Sudetenland Medal

The 1 October 1938 Commemorative Medal (German: Die Medaille zur Erinnerung an den 1. Oktober 1938), commonly known as the Sudetenland Medal was a decoration of Nazi Germany awarded during the interwar period, and the second in a series of Occupation Medals.

The 1 October 1938 Commemorative Medal (Sudetenland Medal)
Die Medaille zur Erinnerung an den 1. Oktober 1938
Sudetenland Medal.PNG
The medal's obverse (left) and reverse (right).
TypeOccupation medal
Awarded forParticipation in the occupations of Sudetenland in October 1938 and Czechoslovakia in March 1939
Presented byNazi Germany
EligibilityMilitary personnel and others
Campaign(s)Interwar period
Established18 October 1938
Last awarded31 December 1940
Total1,162,617 medals and 134,563 bars[1]
Sudetenland Medal Spange Prager Burg BAR.png
The Prague Castle bar (Spange Prager Burg).


Instituted on 18 October 1938, the medal was awarded to participants in the occupations of Sudetenland in October 1938 and Czechoslovakia in March 1939.[2]

The medal was awarded to all German State officials and members of the German Wehrmacht and SS who entered the Sudetenland on 18 October 1938,[1] and to Sudeten Nazis who had worked for union with Germany.[3] Later a special bar for attachment to the ribbon was introduced for participation in the occupation of the remnants of Czechoslovakia on 15 March 1939,[1] and to others who rendered valuable support.[3] Last awarded on 31 December 1940, a total of 1,162,617 medals and 134,563 bars were bestowed.[1]

The wearing of Nazi era awards was banned in 1945. The Sudetenland medal was not among those awards reauthorized for official wear by the Federal Republic of Germany in 1957.[4]


The medal was circular and similar in appearance as the Anschluss Medal, the reverse only differed in the date. It was designed by Professor Richard Klein. On the obverse a man holding the Nazi flag stands on a podium bearing the eagle emblem of the Third Reich. He assists a second man onto the podium, whose right arm bears a broken shackle. This symbolizes the joining of the area to the Reich. On the reverse is the inscription date "1. Oktober 1938" (1 October 1938). The date is surrounded with the words "Ein Volk, Ein Reich, Ein Führer" (One People, One Nation, One Leader).[5]

The medal was die-struck and high in detail, with a bronze finish. It was suspended from a striped black, red, black ribbon and white outer stripes,[5] the colors of the Sudetenland.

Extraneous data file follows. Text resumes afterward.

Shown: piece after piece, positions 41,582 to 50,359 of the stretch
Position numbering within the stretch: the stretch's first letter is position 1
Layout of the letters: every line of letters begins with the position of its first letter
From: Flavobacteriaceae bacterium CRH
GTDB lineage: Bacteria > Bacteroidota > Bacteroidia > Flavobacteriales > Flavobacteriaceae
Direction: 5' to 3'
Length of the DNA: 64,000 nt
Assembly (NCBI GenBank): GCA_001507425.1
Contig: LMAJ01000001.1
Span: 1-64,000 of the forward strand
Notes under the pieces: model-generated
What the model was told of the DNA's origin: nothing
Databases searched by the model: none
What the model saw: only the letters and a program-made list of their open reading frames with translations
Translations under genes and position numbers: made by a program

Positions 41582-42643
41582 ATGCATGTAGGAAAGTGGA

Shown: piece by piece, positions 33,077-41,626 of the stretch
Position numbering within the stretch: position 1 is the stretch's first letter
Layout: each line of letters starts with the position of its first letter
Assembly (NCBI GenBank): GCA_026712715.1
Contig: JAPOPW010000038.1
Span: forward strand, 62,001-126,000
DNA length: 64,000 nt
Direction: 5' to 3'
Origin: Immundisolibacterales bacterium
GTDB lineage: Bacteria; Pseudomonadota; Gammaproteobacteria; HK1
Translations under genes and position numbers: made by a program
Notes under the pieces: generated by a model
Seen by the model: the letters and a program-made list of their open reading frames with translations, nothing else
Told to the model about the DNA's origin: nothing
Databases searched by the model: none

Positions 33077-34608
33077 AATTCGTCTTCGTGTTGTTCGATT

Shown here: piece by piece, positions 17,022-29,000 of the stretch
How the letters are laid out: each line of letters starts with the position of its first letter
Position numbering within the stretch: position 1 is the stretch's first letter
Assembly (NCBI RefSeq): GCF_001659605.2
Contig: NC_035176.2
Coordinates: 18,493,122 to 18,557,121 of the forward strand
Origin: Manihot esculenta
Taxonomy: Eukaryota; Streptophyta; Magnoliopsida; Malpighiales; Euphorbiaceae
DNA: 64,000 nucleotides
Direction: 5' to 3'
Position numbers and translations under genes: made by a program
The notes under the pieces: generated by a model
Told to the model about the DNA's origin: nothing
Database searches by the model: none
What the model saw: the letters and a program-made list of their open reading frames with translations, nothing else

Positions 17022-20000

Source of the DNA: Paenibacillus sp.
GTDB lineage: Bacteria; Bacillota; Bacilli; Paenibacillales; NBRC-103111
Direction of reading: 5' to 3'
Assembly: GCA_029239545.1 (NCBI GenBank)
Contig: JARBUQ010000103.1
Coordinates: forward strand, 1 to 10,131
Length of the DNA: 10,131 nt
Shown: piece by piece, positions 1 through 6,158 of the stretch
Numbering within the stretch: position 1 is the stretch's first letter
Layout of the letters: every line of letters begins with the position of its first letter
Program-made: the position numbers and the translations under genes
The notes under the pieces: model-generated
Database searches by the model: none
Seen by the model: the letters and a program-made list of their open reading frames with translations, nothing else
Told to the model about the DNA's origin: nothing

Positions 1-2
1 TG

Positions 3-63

Prague Castle BarEdit

For those who had participated in both the occupation of the Sudetenland and the annexation of Bohemia and Moravia on 15 March 1939, a bronze Castle Bar (German: Spange Prager Burg), was approved on 1 May 1939.[6] This bar featured the Prague Castle on the obverse with two triangular prongs in the back, which held it on the ribbon of the prior awarded Sudetenland medal. The bar, like the medal, was die-struck and high in detail, with a bronze finish.[7]


See alsoEdit


  1. ^ a b c d Angolia 1987, pp. 59, 61.
  2. ^ Angolia 1987, pp. 58, 59.
  3. ^ a b Littlejohn & Dodkins 1968, p. 49.
  4. ^ German Federal regulation 1996, pp. 583–593, Anlage 13: List of authorized awards.
  5. ^ a b Angolia 1987, p. 59.
  6. ^ Angolia 1987, p. 60.
  7. ^ Angolia 1987, pp. 60–61.


  • Angolia, John (1987). For Führer and Fatherland: Military Awards of the Third Reich. R. James Bender Publishing. ISBN 0-912138-14-9.CS1 maint: ref=harv (link)
  • Doehle, Heinrich (1995) [1943]. Medals & Decorations of the Third Reich: Badges, Decorations, Insignia. Reddick Enterprises. ISBN 0962488348.CS1 maint: ref=harv (link)
  • German Federal regulation (1996). Dienstvorschriften Nr. 14/97. Bezug: Anzugordnung für die Soldaten der Bundeswehr. ZDv 37/10 (in German).CS1 maint: ref=harv (link)
  • Littlejohn, David; Dodkins, Colonel C. M. (1968). Orders, Decorations, Medals and Badges of the Third Reich. R. James Bender Publishing, California. ISBN 978-0854200801.CS1 maint: ref=harv (link)